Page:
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Air Pakk inflatable backpack promises comfort on demand

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August 5, 2014

The Air Pakk features inflatable padding, converting quickly and easily to a travel pillow or air mattress

The Air Pakk features inflatable padding, converting quickly and easily to a travel pillow or air mattress

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We first caught wind of Ryan Frayne and his rapid self-inflation technology on the back of his Air Pad mattress last year. Incorporating an innovative air flow technique, the air bed could be ready for use in a matter of seconds. Now Frayne has adapted this functionality to a multipurpose backpack with a view to bringing on-demand comfort to a variety of situations.

The Windcatcher Air Pakk features self-inflating padding on the front and back and when unzipped, transforms into a travel pillow, sleeping mat or simply something to slip under your backside if you're looking to take a break on rough terrain. These pads each grow from 0.25 to 2 inches (0.64 to 5.1 cm) in thickness and can be left inflated with the backpack closed, creating a protective air cushion around your valuables inside.

With the Air Pakk a subject of a Kickstarter campaign, Frayne is yet to determine its final dimensions, though says it will be large enough to hold a 15-inch laptop. A detachable cover can also be unzipped, providing a surface to set out the items inside and will be available in different styles.

Frayne's crowdfunding campaign appears to be moving fast, with the Air Pakk already attracting over US$14,000 in pledges at the time of writing. A $90 pledge will have one of the inflatable backpacks sent your way if the $30,000 goal is reached and all else goes to plan. Shipping is slated for April 2015.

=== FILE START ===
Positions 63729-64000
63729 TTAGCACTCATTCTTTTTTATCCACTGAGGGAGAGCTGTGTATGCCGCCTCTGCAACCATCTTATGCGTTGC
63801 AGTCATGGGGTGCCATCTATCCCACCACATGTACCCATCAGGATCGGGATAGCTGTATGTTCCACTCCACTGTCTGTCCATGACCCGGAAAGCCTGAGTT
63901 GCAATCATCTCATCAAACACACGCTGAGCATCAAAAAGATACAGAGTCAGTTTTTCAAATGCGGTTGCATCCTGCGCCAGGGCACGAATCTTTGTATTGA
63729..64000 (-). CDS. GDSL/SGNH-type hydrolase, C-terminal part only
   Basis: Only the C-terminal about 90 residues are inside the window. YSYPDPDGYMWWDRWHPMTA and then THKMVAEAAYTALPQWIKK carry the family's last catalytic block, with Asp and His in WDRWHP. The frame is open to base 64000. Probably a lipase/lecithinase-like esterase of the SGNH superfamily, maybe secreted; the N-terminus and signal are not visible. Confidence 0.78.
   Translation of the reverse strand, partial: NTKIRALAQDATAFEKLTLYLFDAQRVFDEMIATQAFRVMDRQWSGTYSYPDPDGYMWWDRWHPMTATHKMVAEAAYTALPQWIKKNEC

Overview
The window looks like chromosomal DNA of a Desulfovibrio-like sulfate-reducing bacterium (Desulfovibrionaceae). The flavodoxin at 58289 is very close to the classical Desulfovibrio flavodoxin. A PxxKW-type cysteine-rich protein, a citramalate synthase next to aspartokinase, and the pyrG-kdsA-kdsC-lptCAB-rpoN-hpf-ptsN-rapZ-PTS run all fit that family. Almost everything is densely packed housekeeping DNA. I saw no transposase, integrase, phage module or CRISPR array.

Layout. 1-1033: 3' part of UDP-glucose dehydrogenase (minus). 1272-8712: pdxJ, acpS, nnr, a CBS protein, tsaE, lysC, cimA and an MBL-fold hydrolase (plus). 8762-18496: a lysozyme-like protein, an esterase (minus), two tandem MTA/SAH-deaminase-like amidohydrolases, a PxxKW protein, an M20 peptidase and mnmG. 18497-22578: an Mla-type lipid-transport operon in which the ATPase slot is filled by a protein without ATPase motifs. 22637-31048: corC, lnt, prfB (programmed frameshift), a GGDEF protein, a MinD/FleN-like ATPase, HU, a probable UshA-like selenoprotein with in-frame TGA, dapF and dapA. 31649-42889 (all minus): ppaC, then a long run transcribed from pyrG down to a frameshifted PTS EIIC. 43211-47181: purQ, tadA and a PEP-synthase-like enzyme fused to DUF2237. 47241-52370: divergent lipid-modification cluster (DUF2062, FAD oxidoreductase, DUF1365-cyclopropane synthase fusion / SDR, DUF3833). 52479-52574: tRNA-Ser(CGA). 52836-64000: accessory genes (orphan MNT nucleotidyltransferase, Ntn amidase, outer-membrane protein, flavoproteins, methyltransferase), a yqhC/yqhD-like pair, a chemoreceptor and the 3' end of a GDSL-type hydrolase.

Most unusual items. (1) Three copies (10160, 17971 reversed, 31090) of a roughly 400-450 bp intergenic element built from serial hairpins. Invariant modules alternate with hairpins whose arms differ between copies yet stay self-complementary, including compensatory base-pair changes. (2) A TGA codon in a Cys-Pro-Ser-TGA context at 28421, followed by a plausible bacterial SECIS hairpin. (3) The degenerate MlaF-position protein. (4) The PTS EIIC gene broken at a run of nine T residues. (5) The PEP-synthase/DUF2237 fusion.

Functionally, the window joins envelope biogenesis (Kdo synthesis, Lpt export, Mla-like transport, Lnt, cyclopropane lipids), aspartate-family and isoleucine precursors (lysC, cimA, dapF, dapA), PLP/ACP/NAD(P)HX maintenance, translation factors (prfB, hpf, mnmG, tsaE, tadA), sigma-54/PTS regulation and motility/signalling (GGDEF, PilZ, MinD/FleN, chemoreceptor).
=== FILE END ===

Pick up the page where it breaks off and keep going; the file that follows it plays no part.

You can hear from Frayne in his pitch video below.

Source: Windcatcher

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About the Author
Nick Lavars Nick was born outside of Melbourne, Australia, with a general curiosity that has drawn him to some distant (and very cold) places. Somewhere between enduring a winter in the Canadian Rockies and trekking through Chilean Patagonia, he graduated from university and pursued a career in journalism. Having worked for publications such as The Santiago Times and The Conversation, he now writes for Gizmag from Melbourne, excited by tech and all forms of innovation, the city's bizarre weather and curried egg sandwiches. All articles by Nick Lavars
1 Comment

Hmmm...

This technology would seem to lend itself VERY well to the job of carrying around expensive - and heavy - camera equipment safely.

I think I'd like a lightweight but heavy-duty camera rucksack where the protection comes from air rather than the kind of padding most of my camera bags utilise...

Keith Reeder
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